Sometimes a book sneaks up on me.
I’ll be reading along, things will be going well, maybe I’m feeling happy with the way the story is progressing; it’s flowing a bit slowly and that works because the pace fits the somber mood of the story that’s being told.
Then suddenly there’s that “lightbulb moment,” the exact moment when the story turns, where something is revealed, where a character says or does something that changes the entire momentum of the narrative. But sometimes that lightbulb moment doesn’t necessarily illuminate like a one-hundred watt bulb—sometimes it’s like a flash fire, like Icarus flying too close to the sun, and when it happens, I feel as if I’ve melted just a little bit inside.
And that’s exactly what happened with Heatstroke, the story of a teenage boy whose family’s deep, dark secrets not only robbed a boy of his father, but also robbed that father of everything in his life he’d once held dear.
This is a story of sacrifice, a story about a young man in the 1960s who had it all—fame, fortune, a meteoric career in show business—and love: the greatest of all his blessings was the love. But in the 1960s, a time when mere gossip and innuendo, a time when the slightest whisper of an inappropriate relationship could ruin a man, the love that Richard and Manny shared was a love that they could never allow to see the light of acknowledgment in public. And it was that secret, the surrendering of what was an all-consuming bond, and the discovery of that secret by a wife Richard didn’t love, that nearly destroyed two men’s lives, cost one his career and his child, and tore them apart.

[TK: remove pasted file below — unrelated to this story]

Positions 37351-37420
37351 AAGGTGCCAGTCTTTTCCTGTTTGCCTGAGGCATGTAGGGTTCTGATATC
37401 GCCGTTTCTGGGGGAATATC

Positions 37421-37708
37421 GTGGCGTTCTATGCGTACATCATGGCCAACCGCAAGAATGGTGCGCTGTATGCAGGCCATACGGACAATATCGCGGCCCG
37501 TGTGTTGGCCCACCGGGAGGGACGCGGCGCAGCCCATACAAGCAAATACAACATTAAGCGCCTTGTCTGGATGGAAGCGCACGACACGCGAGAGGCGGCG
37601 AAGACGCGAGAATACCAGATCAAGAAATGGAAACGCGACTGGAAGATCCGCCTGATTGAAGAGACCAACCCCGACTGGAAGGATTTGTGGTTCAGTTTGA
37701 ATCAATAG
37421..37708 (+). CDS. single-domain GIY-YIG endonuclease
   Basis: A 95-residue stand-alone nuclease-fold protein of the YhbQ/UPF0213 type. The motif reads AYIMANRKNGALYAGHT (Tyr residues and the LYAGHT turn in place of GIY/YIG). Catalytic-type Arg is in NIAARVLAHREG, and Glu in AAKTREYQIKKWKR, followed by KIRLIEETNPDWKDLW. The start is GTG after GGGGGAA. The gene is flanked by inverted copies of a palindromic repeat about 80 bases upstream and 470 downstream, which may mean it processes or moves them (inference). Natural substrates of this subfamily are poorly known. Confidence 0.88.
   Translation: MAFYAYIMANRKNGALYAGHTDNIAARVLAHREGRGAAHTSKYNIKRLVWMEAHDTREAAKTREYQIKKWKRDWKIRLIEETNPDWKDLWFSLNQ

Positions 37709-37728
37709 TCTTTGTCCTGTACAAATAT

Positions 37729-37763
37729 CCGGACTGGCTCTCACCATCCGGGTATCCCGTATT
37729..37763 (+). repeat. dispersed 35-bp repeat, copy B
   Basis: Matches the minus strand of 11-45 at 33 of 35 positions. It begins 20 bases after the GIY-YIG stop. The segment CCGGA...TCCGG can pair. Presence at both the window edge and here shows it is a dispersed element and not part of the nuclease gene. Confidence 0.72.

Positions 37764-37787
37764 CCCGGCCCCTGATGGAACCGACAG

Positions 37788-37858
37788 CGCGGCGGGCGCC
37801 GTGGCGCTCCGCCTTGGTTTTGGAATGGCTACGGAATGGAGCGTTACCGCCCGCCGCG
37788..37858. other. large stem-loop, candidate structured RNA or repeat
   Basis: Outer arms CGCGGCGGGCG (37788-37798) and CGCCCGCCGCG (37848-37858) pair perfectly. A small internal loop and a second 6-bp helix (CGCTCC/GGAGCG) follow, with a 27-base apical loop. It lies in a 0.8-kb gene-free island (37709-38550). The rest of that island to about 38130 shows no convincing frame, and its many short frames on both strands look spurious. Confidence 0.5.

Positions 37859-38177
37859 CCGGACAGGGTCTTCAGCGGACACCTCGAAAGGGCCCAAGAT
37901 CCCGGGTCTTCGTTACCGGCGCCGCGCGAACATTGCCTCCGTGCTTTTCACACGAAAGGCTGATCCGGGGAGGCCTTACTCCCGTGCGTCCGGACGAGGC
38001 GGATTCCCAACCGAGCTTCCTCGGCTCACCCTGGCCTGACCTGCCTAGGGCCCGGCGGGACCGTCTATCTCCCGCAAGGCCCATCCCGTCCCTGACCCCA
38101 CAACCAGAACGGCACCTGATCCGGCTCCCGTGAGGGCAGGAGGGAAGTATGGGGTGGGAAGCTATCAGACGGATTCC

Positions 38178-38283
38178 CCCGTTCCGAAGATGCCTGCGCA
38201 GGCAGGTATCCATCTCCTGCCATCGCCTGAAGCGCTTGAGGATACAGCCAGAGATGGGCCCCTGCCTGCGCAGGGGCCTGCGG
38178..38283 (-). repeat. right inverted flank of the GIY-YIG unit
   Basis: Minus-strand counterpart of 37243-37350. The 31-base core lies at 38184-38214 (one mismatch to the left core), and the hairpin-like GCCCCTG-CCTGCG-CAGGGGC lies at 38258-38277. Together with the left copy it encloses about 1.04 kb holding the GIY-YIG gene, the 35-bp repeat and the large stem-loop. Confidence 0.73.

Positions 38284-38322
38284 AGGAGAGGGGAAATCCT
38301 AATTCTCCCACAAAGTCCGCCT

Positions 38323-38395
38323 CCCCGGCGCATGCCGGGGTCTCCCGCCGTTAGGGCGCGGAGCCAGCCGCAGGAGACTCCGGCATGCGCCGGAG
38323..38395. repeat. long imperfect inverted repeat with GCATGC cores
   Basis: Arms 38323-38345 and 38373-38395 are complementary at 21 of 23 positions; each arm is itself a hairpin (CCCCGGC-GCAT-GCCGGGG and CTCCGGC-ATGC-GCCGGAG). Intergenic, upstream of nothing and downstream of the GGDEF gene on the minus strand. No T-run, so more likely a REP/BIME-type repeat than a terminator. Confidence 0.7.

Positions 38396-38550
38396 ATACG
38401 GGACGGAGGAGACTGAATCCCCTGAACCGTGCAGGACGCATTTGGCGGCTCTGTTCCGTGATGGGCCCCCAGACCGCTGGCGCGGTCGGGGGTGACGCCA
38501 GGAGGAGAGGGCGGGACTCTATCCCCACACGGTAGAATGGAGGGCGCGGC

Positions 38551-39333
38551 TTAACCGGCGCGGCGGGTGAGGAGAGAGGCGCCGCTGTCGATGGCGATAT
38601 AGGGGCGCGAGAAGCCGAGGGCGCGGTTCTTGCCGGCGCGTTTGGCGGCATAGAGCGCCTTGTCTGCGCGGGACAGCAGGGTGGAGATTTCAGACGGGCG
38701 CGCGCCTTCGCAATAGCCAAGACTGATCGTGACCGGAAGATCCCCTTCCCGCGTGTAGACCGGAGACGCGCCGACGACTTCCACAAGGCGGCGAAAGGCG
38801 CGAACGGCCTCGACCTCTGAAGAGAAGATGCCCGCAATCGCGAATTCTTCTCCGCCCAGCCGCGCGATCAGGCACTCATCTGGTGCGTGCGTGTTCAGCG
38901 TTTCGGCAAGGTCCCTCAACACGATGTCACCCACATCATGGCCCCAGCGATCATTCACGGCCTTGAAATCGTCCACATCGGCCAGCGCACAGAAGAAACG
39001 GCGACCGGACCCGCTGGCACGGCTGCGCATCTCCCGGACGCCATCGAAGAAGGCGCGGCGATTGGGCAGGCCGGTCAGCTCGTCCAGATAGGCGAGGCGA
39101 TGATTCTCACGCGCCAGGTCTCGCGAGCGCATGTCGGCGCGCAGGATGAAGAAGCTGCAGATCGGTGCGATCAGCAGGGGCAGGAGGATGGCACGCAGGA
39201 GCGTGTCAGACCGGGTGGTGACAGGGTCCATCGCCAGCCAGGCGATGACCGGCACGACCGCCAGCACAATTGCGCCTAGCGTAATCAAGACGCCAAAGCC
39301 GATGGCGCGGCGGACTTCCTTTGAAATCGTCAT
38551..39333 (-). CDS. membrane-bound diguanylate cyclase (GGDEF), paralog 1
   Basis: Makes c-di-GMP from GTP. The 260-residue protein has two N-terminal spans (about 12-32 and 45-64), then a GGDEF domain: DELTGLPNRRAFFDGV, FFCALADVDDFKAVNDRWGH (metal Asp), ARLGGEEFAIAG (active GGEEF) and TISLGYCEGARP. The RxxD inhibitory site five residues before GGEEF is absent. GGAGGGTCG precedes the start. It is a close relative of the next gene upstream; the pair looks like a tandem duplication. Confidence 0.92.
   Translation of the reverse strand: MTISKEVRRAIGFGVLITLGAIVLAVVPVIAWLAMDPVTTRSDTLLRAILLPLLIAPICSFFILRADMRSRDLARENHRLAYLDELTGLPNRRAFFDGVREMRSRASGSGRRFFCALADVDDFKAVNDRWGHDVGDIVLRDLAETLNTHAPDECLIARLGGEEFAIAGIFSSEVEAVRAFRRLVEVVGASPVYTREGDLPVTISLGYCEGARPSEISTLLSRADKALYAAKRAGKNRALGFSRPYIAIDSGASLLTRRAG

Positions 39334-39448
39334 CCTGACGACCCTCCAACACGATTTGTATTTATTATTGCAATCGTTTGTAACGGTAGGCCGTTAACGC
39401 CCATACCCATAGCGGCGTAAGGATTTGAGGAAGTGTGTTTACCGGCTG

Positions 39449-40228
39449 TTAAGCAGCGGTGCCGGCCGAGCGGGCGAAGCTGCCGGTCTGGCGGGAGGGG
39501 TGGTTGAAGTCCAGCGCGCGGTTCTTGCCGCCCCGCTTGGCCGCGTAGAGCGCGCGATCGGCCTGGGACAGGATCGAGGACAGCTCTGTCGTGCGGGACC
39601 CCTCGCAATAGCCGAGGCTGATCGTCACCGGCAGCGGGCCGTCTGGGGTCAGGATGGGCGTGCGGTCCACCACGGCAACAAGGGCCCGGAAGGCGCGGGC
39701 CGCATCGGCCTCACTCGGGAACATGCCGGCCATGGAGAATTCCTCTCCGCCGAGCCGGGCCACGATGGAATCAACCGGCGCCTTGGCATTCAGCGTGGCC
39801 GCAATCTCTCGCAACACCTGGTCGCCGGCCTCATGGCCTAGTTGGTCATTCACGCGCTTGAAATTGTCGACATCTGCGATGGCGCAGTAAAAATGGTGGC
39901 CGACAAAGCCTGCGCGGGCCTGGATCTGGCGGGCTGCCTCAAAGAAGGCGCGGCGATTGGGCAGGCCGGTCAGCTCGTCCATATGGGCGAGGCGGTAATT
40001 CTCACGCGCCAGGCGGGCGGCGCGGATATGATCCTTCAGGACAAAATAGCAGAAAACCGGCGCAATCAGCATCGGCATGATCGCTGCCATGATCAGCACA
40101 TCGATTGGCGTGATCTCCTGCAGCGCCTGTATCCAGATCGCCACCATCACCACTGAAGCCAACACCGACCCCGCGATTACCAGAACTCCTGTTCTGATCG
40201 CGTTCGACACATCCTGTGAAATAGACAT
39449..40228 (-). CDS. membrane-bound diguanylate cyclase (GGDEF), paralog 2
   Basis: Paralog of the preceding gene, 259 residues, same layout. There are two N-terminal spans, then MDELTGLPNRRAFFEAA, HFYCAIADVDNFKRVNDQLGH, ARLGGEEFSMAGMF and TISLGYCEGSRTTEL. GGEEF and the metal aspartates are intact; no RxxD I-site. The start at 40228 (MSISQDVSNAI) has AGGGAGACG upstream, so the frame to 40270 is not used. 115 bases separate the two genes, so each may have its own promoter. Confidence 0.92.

Taylor V. Donovan tells this short but incredibly moving story through Michael Spencer, a grandson who never had the opportunity to know his grandfather but who comes to know him intimately through the journals the man kept over the span of a few short years. Michael learns about his true identity, learns he has a family history of which he was unaware, and comes to discover how very dear the cost was to his own father who’d paid a steep price for the lies of a woman whose hatred directed her every move.
Richard Bancroft is a larger than life character, though he never spends more than a few moments in the book. The words he wrote were his confession, his salvation, and ultimately, his damnation, but in the end, they also became his greatest comfort because they became the roadmap that would lead his son and grandson home to him again. They are the chronicling of a momentous and all consuming relationship with a man who would turn out to be the love of his life, though the life of that love was cut all too short by the threat it represented.
If you’re a believer that the truth is the light and that love will always find a way, give this FREE read a try. I’m absolutely glad I did.
FREE Download of Heatstroke HERE.